Project module permissions are declared almost identically, but are contained within a project_module block.

project_module :knowledgebase do

permission :view_kb_articles, {

:articles => [:index, :show, :tagged],

:categories => [:index, :show]



This block allows the permissions to be encapsulated and is therefore dependent on the project module being enabled in a project's module list before the permissions are applicable.

The previous example allows any user with the :view_kb_articles permission applied to be able to access the articles#index, articles#show, articles#tagged, categories#index, and categories#show routes.


As permissions target a controller action, we cannot provide more granular access control—for example, restricting access to individual articles—using the built-in permissions system.

Declaring custom permissions

Editing any role will now contain a new group for the project module :knowledgebase with the single permission we've defined.

Declaring custom permissions

Ensuring access restrictions in models, views, and controllers

Now that we know how to declare and apply permissions for our plugin, we need to ensure that those permissions are honored in the context we intended.

Checking if the current user has the permission to perform a specific action is done using the allowed_to? function of the User model, the syntax for which is as follows:

allowed_to?(action, context, options={}, &block)

The action parameter of this method can either take a parameter Hash (such as :controller => "project", :action => "edit") or a permission Symbol (for example :edit_project).

There is also a User model method, allowed_to_globally?, that uses the same syntax, which is used to check for global permissions.

Note that, as model methods, neither allowed_to? nor allowed_to_globally? are used to actually restrict access to content areas based on defined permissions but are used to test a user instance to see if they have the permission to a content area. For example, in our plugin, we have a permission defined that allows users to add comments to existing knowledgebase articles.

If we check the init.rb file, we find the permission declaration as follows:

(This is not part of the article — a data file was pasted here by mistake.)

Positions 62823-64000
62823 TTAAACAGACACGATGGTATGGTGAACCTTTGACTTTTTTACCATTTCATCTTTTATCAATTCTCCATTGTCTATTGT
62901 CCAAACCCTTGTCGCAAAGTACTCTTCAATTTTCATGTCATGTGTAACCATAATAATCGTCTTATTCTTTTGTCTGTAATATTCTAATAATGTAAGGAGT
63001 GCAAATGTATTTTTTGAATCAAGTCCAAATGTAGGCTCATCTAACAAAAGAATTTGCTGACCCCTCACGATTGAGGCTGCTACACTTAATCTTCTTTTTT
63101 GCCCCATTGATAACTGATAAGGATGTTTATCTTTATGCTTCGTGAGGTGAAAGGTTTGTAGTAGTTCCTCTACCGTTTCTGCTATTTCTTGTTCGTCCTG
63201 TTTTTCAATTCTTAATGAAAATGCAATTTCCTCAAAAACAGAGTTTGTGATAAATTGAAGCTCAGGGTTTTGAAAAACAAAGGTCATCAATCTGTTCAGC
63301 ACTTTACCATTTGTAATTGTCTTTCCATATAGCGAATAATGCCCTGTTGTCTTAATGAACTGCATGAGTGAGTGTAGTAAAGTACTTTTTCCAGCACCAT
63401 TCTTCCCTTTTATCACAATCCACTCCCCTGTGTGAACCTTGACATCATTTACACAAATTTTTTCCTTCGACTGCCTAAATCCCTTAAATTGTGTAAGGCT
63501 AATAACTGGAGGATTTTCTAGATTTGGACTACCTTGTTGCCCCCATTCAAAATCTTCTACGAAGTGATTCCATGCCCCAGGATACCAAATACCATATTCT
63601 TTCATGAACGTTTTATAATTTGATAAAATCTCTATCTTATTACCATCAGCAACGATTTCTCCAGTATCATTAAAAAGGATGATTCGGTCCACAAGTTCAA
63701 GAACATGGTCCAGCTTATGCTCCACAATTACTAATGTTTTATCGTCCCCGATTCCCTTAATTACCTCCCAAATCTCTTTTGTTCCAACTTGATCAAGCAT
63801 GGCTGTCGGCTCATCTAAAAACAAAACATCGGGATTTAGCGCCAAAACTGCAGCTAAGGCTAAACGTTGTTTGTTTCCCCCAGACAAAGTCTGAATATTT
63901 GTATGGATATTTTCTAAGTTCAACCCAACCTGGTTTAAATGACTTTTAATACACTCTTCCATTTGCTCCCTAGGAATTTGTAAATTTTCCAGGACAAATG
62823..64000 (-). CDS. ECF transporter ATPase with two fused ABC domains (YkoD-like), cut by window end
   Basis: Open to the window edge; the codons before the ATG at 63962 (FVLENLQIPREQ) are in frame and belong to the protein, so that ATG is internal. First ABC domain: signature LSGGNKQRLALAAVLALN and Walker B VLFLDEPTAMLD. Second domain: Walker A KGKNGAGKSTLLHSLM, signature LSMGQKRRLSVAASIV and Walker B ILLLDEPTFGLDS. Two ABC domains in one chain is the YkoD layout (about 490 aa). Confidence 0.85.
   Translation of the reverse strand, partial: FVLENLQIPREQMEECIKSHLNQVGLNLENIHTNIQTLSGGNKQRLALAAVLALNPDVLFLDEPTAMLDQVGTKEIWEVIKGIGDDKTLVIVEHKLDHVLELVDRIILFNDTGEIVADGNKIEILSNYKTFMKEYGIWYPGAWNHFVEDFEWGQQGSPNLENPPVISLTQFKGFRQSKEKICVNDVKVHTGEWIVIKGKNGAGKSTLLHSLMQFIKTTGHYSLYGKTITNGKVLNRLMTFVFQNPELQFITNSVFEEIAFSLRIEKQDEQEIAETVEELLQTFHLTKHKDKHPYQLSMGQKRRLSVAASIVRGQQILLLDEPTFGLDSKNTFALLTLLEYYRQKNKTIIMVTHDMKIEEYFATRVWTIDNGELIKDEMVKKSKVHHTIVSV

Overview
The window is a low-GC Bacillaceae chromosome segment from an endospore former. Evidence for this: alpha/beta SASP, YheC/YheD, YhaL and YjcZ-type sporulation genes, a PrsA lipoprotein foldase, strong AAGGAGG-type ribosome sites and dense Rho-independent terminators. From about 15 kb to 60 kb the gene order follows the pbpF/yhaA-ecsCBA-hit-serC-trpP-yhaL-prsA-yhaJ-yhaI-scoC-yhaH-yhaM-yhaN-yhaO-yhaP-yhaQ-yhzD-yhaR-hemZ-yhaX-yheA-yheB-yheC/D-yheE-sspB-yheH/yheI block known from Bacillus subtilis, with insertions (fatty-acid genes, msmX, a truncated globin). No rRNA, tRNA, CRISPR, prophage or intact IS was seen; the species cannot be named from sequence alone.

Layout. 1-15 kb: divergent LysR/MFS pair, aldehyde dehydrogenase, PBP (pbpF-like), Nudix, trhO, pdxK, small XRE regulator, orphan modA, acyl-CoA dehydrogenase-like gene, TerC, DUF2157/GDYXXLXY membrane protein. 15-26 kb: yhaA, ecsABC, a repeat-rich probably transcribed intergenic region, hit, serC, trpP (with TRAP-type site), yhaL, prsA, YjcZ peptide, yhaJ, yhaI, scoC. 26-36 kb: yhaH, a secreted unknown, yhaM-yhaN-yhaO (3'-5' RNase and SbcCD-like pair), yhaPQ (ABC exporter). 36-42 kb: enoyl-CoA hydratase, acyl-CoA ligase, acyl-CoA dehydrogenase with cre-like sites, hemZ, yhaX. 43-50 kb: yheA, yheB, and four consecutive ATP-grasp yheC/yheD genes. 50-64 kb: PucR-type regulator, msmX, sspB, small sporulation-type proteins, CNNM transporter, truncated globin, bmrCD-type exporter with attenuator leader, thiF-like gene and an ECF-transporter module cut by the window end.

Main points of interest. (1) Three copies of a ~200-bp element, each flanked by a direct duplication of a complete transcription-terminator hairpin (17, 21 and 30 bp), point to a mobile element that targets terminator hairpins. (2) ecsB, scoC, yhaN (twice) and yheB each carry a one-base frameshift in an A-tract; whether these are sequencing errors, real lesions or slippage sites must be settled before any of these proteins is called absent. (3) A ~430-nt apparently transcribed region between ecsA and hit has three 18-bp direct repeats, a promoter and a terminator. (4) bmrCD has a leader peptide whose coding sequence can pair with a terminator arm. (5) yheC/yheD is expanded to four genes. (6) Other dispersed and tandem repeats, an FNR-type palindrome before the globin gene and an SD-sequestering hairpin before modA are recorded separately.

permission :comment_and_rate_articles, {

:articles => [:index, :show, :tagged, :rate,

:comment, :add_comment],

:categories => [:index, :show]


Comments are added via a modal dialog, which is shown when the user clicks on the New Comment link, which we only want to make available to authenticated users who have the permission we mentioned enabled.

In our view, we would add a check for this permission against the current user and current project, as follows:

<% if User.current.allowed_to?(:comment_and_rate_articles, @project) %>

<%= link_to l(:label_new_comment), { :controller => "articles",:action => "comment", :article_id => @article, :project_id=> @project },}, :remote => true, :method => :get %>

<% end %>

To actually restrict access based on the permissions we've defined for our plugin, we need to employ the authorize or authorize_global methods provided by Redmine in ApplicationController.

The most common implementation is to add a before_filter action callback to our controller that calls the authorize method. This method assumes that an instance variable named @project exists and is valid; therefore, before calling authorize we should call either the find_project or find_project_by_project_id method (both provided by ApplicationController and to be used depending on how we've set up our plugin's routing in routes.rb).

class ArticlesController < ApplicationController

# ...

before_filter :find_project_by_project_id, :authorize

# ...


One of the most common uses for this type of permission check is to toggle the visibility of links. In these cases, Redmine offers a more succinct helper function, which we can use to simplify the example provided earlier by using the link_to_if_authorized method, as follows:

<%= link_to_if_authorized l(:label_new_comment), { :controller => "articles", :action => "comment", :article_id => @article, :project_id => @project }, :remote => true, :method => :get %>

The link_to_if_authorized view helper method is part of Redmine's ApplicationHelper module and is simply a convenience function that calls the standard Rails link_to method (for more information, visit if the current user is authorized to access the link target's controller action.